The future of West-Park Presbyterian Church in New York remains uncertain. As the Landmarks Preservation Commission (LPC) continues to consider preserving the historic status of the church, the building’s owner has filed a lawsuit to evict its nonprofit tenant.
Before the lawsuit was filed on August 15, the final chapter in the debate over preservation or demolition took place on July 19 when the LPC held its second hearing on the matter. Both public hearings followed Community Board 7’s vote to maintain the structure’s historic status and the Preservation Committee’s vote to keep the church intact.
The owner of this battle is the West-Park Presbyterian Church, a religious society made up of the church’s congregation, 12 strong as of April 2022. The group supports the demolition on the grounds that the volume of disrepair renders the financial future of the church unsustainable. .
Zachary Tomlinson has a different view. He is the artistic director of Center at West Park (The Center), the defendant tenant threatened with eviction. Tomlinson told ILTUWS in April that the financial shortfall existed at the time of the original lease and the Center was created because of it. The partnership between the parties was to be long-term, according to Tomlinson, one that would raise funds over time to restore the building.
The West Park Presbyterian Church Complaint concedes the latter. But, according to the complaint, the church believes the Center failed to meet its obligation under its below-market lease. Specifically, West Park alleges that the Center failed to “raise funds for restoration and take steps to restore the premises.” He further asserted that the current lease is null and void because the Center did not obtain the prior approval required by New York Religious Societies Law.
The Center refuted these claims in an emailed press release on August 18:
“Since 2017, the Center has occupied the church under a five-year lease which expires on December 31 of this year, with a five-year renewal option which allows the Center to unilaterally extend the lease until December 31. 2027. Asked at the July 19 public meeting about this issue, Roger Leaf, on behalf of the approximately 10 parishioners of the Church, suggested that additional consent from the small congregation for the extension was required under the lease. .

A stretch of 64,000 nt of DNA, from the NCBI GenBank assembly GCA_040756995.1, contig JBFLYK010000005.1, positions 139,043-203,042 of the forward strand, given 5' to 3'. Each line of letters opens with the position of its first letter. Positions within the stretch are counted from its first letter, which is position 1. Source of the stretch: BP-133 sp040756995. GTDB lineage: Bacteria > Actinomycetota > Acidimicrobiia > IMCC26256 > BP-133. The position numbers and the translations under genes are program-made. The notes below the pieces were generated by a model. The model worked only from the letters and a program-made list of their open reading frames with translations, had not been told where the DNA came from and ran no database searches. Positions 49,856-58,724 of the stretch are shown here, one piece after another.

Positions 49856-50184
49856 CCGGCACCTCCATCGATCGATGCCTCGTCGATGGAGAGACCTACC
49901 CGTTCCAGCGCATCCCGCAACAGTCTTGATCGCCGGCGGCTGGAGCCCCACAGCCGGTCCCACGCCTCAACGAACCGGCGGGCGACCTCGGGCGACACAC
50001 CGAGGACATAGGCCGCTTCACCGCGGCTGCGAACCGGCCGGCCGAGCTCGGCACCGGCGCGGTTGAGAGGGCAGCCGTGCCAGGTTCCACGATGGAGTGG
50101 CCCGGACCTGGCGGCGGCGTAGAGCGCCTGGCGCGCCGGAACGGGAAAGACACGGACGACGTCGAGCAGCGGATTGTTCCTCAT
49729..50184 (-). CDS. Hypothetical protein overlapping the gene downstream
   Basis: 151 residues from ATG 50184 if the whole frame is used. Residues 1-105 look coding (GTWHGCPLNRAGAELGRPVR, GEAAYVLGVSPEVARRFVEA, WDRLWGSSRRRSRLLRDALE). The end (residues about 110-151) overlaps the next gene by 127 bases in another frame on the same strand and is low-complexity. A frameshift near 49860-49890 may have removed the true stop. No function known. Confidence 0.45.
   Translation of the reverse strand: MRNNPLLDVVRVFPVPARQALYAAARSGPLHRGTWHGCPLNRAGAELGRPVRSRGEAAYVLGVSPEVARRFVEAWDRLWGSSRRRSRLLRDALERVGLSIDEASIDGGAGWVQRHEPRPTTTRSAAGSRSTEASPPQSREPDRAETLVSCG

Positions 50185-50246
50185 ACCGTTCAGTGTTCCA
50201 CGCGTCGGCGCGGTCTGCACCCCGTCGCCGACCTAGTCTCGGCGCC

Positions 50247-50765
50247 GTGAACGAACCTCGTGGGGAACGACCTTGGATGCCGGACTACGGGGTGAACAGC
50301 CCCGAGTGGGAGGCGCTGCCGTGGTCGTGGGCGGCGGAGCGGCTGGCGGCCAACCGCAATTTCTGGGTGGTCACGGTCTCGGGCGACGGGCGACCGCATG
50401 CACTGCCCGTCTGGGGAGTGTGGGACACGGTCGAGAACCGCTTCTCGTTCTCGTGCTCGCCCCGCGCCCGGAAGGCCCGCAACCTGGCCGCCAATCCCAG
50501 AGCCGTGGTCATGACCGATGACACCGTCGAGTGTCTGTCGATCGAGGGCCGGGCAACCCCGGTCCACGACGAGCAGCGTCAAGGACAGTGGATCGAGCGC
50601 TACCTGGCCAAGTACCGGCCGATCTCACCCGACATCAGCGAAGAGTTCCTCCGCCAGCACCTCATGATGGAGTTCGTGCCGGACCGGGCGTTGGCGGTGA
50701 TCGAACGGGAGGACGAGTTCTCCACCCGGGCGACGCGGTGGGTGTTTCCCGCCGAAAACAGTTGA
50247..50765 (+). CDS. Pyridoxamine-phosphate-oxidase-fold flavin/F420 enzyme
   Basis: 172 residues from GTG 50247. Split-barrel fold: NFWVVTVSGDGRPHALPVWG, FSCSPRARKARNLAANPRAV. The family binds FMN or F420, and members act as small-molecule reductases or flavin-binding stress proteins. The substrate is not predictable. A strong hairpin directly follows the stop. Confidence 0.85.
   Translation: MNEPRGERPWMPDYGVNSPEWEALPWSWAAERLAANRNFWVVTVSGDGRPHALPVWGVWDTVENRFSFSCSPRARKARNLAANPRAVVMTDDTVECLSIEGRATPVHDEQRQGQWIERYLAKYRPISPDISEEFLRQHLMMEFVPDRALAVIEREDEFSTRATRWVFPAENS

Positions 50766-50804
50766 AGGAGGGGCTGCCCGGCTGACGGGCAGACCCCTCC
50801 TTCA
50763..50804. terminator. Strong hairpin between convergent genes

However, Michael S. Hiller, a landmark preservation lawyer who represents the Center, responded that Mr. Leaf’s assertion to the Commission was false. Mr. Hiller confirmed that “the lease expressly grants the Center the unilateral right to extend the term of the five-year lease, and further contains an express statement by the congregation that all authorizations required for the lease, including extension , were obtained prior to his execution.” As Hiller explains, “the lawsuit, although framed in false allegations that the Center is supposed to be in breach, is in fact only a subterfuge by the congregation to avoid the promises and representations he has made, and to reap an economic boon at the expense of a precious monument and the public he has been appointed to serve. And worse, the congregation, in its lawsuit, seeks to mislead the Court, just as Mr. Leaf tried to mislead the Commission.
If West Park congregation’s request to effectively rid the building of its historic status is granted, the property would have to be sold to developer Alchemy Properties for $33 million, which would convert the church into a residential skyscraper at the rate from the market with a 10,000 square foot space for a church, community activities and arts programs.
Meanwhile, the LPC has not scheduled the issue for future discussion at this time. “Landmarks brought in its consulting engineer Donald Friedman, who was present during the site visit, to further analyze the issue. Landmarks is also hiring an outside expert and will hold another public meeting after Labor Day for the two experts to present their findings.